Families aren’t the only ones constrained by the bureaucracy of the public education system

SSchool choice is a necessary step toward educational reform in the United States. Parents have been locked in for too long by state regulations that require them to send their taxes and students to a public school determined by a zip code, regardless of that school’s academic performance.

Addressing this particular injustice is important, but it is not the only problem in the public education system that needs to be corrected.

Every year, people looking to become teachers are bogged down by dozens of state regulations that make it unnecessarily difficult to set foot in a classroom. Most states force them to go through a frustrating drudgery of endless hoops and unnecessary paperwork just so they can get and keep their teacher’s license. On top of this, teachers are required to witness a number of unnecessary professional developments every year, most of which are steeped in left-wing ideology, and waste their time and local community property taxes.

I have attended over 100 of them, both as a teacher and as a school administrator, listening to condescending lectures from academics who are paid tens of thousands of dollars by our public schools to tell me that I should be more pro-LGBT in my science class, or that history teachers should ditch teaching history to focus more on helping students fill a gap in reading or math.

University degrees are also worthless in this space, but are nevertheless necessary to teach. Today, teacher education programs are little more than a vehicle for progressive political posturing with a thin veneer of academic language. Master’s degrees are the same expensive waste of time – with one exception. In order to be considered for an administrative position, you must obtain a very specific master’s degree: instructional leadership.

These hyperpolitical programs, in which education students are taught to use critical race theory and the same pseudo-academic drivel that hasn’t worked since its introduction in the 1920s, are a requirement for running our public schools. This means that the pool of candidates available for directors and superintendents is limited to those able to pass the left’s wake-up tests.

None of these programs or requirements, be they degrees, licenses, or professional development, have ever successfully determined whether a distance teacher will be competent at their job.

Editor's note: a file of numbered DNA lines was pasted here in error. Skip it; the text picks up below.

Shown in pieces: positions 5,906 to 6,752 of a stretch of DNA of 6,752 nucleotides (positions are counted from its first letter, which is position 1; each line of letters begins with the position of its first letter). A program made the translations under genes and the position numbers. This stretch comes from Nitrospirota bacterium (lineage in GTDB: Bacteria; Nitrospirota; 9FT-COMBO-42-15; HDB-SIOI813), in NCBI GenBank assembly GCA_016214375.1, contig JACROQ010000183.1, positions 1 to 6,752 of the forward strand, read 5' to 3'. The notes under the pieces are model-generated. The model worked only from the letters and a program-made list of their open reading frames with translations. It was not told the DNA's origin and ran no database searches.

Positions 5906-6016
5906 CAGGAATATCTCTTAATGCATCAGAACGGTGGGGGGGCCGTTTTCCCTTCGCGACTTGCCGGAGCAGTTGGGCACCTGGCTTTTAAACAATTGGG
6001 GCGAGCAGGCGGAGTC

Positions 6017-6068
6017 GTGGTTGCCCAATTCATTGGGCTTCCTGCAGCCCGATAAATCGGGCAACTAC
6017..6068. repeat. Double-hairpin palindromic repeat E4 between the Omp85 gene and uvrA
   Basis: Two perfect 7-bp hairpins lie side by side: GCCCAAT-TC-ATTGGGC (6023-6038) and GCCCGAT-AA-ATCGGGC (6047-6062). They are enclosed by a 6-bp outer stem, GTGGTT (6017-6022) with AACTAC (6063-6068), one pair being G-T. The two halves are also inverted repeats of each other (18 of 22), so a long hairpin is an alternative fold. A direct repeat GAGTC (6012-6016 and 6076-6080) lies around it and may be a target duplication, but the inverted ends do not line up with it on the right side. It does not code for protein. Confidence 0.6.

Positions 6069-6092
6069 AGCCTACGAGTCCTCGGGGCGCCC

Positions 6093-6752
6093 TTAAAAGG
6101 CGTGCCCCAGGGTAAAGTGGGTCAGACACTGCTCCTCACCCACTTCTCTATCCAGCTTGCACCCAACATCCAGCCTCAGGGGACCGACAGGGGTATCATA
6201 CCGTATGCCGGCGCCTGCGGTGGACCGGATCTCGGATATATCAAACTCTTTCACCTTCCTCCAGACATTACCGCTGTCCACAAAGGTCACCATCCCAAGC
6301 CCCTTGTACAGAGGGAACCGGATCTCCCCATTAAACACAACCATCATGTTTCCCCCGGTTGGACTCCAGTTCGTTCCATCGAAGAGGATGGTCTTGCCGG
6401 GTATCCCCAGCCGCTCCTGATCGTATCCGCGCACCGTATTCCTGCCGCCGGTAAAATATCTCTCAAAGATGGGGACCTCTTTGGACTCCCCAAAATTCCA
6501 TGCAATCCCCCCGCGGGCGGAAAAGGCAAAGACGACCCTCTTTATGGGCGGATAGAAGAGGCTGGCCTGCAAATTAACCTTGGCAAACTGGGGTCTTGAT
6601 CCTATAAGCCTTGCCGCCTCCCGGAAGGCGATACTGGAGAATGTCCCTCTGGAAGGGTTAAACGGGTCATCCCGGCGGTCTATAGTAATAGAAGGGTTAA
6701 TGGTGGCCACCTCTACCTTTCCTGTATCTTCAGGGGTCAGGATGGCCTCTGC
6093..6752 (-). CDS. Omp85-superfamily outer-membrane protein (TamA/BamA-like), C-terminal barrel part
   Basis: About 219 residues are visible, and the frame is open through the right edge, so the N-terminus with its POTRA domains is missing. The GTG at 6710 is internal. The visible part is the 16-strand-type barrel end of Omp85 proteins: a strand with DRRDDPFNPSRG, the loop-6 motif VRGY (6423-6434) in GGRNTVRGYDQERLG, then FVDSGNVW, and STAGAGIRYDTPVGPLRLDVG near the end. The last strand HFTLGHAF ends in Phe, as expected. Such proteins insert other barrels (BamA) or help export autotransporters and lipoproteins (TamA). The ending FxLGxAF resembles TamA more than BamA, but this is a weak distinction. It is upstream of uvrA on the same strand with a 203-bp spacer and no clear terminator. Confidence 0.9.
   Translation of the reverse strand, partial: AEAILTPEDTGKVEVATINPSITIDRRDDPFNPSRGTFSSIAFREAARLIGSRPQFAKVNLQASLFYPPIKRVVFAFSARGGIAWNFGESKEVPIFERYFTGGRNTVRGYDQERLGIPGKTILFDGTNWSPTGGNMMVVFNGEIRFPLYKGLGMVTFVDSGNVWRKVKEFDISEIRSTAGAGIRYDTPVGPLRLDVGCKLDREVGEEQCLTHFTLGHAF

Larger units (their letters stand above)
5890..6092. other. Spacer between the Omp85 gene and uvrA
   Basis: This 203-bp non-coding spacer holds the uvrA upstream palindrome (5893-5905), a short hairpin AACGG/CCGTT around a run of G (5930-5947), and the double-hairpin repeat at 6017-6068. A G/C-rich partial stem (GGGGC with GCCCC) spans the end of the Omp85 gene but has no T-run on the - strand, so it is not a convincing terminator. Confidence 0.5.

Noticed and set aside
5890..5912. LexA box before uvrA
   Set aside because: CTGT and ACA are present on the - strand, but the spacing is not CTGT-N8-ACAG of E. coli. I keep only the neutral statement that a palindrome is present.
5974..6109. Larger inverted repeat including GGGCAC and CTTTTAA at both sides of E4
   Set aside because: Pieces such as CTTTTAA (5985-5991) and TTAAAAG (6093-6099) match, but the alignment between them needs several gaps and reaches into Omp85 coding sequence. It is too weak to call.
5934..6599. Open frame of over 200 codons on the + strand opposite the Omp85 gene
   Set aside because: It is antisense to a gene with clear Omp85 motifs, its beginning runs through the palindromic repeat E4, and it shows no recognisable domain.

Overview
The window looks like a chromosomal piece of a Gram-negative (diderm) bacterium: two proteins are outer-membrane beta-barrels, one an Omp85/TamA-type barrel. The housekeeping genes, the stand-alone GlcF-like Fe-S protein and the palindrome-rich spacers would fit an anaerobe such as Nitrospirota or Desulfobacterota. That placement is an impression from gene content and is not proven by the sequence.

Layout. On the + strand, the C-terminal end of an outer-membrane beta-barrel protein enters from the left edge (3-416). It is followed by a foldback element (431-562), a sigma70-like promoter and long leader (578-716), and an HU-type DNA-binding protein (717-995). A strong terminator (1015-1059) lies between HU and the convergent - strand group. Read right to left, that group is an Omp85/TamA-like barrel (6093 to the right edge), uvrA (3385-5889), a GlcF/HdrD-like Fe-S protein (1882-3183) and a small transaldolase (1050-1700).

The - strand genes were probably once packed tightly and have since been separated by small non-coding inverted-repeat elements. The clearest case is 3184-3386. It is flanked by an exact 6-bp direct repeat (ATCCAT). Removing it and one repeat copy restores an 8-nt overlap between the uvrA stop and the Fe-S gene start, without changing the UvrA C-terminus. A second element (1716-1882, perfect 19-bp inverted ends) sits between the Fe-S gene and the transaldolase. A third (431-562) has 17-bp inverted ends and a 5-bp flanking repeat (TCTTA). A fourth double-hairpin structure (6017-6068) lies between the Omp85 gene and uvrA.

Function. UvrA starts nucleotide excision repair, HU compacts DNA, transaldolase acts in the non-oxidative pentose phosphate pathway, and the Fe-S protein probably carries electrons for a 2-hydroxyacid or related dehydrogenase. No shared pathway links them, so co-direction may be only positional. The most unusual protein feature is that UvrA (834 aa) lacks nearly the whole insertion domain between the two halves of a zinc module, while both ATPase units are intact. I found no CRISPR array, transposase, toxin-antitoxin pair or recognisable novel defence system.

I passed all the tests, got all the licenses, and bought three education degrees, but none of that contributed measurably to my Teacher of the Year awards or my students’ successes.

In directing science for the Indianapolis public schools, I observed that some of the most institutionally qualified teachers were wasting their students’ potential with a level of incompetence that rivaled the Bureau of Motor Vehicles.

By contrast, some teachers granted emergency permits by the Ministry of Education (as a last resort to fill teacher shortages) have shown considerable grace under pressure and a shrewdness that suggests that have been teaching for well over a few weeks.

Based on these observations, it is incomprehensible that states maintain unachievable barriers that, at best, allow poor educators to preen from the ivory tower of perceived authority.

But, of course, any attempt to deregulate the education system is met with strong opposition from the groups that benefit most. For example, teachers’ unions have
castigated
Florida and Indiana for reducing teaching requirements in their public classrooms, saying learning standards would drop as a result. There is not yet a shred of evidence to support this alarmist sentiment.

The unions’ argument also assumes that local school boards will not be able to set decent standards for hiring staff. Assuming a bad teacher made it through the application process and multiple interviews and was somehow able to navigate their way through the typical observation period, the teacher’s incompetence would still be evident within weeks.

It really isn’t that hard to be a good teacher. Private schools have shown for years that the quality of teachers is based on their ability to do their job, not on the number of tests they pass or the professional development sessions they take.

Academic freedom must exist for both students and teachers. If my school thinks I’m qualified to take on the role of principal, the state should have no say in it. I shouldn’t need a fancy receipt from a university to prove my competence. Families deserve the right to take their students to the school that is best for them, and teachers like me deserve the same right to work in any educational institution that will accept me.

Tony Kinnett is the executive director of Chalkboard Review, an educational publication for teachers with heterodox perspectives. It has signatures in national review, the Federalist, the daily callerand American spirit. Twitter: @TheTonus.

Comments are closed.